As well as looking at total screen time, the researchers analysed time spent in different screen activities. Although watching TV, playing computer games or being online were all associated with poorer grades, TV viewing was found to be the most detrimental.

As this was a prospective study (in other words, the researchers followed the pupils over time to determine how different behaviours affected their ) the researchers believe they can, with some caution, infer that increased screen time led to poorer academic performance.

"Spending more time in front of a screen appears to be linked to a poorer performance at GCSE," says first author Dr Kirsten Corder from the Centre for Diet and Activity Research (CEDAR) in the MRC Epidemiology Unit at the University of Cambridge. "We only measured this behaviour in Year 10, but this is likely to be a reliable snapshot of participants' usual behaviour, so we can reasonably suggest that screen time may be damaging to a teenager' grades. Further research is needed to confirm this effect conclusively, but parents who are concerned about their child's GCSE grade might consider limiting his or her screen time."

Unsurprisingly, the researchers found that teenagers who spent their sedentary time doing homework or reading scored better at GCSE: pupils doing an extra hour of daily homework and reading achieved on average 23.1 more GCSE points than their peers. However, pupils doing over four hours of reading or homework a day performed less well than their peers - the number of pupils in this category was relatively low (only 52 participants) and may include participants who are struggling at school, and therefore do a lot of homework but unfortunately perform badly in exams.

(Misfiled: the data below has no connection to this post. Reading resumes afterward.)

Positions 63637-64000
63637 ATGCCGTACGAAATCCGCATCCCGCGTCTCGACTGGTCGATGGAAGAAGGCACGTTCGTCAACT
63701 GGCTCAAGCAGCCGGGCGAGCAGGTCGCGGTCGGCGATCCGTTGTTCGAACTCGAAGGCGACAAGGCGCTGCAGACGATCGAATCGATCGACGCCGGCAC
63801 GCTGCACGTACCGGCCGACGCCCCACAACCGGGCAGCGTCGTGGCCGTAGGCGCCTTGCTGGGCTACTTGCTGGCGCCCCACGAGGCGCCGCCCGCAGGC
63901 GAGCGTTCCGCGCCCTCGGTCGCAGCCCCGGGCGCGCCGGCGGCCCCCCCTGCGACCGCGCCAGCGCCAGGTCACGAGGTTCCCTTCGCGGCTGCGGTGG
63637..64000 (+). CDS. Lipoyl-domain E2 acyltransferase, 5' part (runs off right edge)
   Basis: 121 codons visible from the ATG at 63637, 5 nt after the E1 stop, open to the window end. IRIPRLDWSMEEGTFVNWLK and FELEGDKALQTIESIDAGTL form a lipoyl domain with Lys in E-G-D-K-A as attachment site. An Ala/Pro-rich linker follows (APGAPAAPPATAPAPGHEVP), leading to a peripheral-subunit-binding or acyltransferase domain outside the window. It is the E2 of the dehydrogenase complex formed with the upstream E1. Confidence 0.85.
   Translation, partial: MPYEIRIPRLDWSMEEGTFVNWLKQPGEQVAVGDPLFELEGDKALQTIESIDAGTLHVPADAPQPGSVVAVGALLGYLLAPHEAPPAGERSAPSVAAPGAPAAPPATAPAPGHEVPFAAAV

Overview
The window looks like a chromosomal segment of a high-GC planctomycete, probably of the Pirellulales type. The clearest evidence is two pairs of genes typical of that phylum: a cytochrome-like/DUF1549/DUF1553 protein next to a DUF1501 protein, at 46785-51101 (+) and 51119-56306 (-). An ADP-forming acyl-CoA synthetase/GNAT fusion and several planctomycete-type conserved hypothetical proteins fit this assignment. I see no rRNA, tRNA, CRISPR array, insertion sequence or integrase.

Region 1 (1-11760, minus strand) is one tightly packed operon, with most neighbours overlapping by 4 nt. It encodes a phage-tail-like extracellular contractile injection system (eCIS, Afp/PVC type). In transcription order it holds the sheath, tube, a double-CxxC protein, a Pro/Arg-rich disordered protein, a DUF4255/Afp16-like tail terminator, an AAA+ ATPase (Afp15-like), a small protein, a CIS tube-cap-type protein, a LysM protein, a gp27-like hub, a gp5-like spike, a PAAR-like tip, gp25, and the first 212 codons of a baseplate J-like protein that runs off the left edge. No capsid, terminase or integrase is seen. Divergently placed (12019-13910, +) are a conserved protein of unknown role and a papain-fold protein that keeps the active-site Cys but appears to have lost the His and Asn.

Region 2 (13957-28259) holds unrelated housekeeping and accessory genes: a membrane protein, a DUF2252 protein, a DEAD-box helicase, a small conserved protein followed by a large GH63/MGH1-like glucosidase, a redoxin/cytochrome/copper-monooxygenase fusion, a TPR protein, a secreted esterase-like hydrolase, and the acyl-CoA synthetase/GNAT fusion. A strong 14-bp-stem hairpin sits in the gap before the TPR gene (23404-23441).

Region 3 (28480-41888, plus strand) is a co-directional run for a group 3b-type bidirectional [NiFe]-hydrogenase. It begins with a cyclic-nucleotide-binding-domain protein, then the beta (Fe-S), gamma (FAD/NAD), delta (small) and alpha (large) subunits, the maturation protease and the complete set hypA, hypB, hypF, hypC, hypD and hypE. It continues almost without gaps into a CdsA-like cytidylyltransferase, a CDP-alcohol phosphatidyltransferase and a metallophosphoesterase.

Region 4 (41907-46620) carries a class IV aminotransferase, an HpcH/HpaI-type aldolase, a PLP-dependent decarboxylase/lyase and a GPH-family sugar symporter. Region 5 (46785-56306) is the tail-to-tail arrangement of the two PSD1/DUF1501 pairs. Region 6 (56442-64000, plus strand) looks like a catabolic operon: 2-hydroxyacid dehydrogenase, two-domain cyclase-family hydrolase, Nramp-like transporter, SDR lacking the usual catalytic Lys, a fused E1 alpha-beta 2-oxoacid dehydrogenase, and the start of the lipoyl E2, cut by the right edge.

Dr Esther van Sluijs, also from CEDAR, adds: "We believe that programmes aimed at reducing screen time could have important benefits for teenager' exam grades, as well as their health. It is also encouraging that our results show that greater physical activity does not negatively affect exam results. As physical activity has many other benefits, efforts to promote physical activity throughout the day should still be a public health priority."

Explore further: High levels of physical activity linked to better academic performance in boys

Related Stories

High levels of physical activity linked to better academic performance in boys

September 11, 2014
A recent Finnish study shows that higher levels of physical activity are related to better academic achievement during the first three school years particularly in boys.

Weekend screen time linked to poorer bone health in teen boys

June 10, 2015
Weekend screen time is linked to poorer teen bone health—but only in boys, reveals research published in the online journal BMJ Open.

Sitting time not associated with poorer diets in US adults

July 16, 2015
Previously identified associations between TV viewing and a less healthful diet may stem from exposure to advertisements of high calorie foods and 'distracted eating' rather than the activity of sitting itself, although sitting ...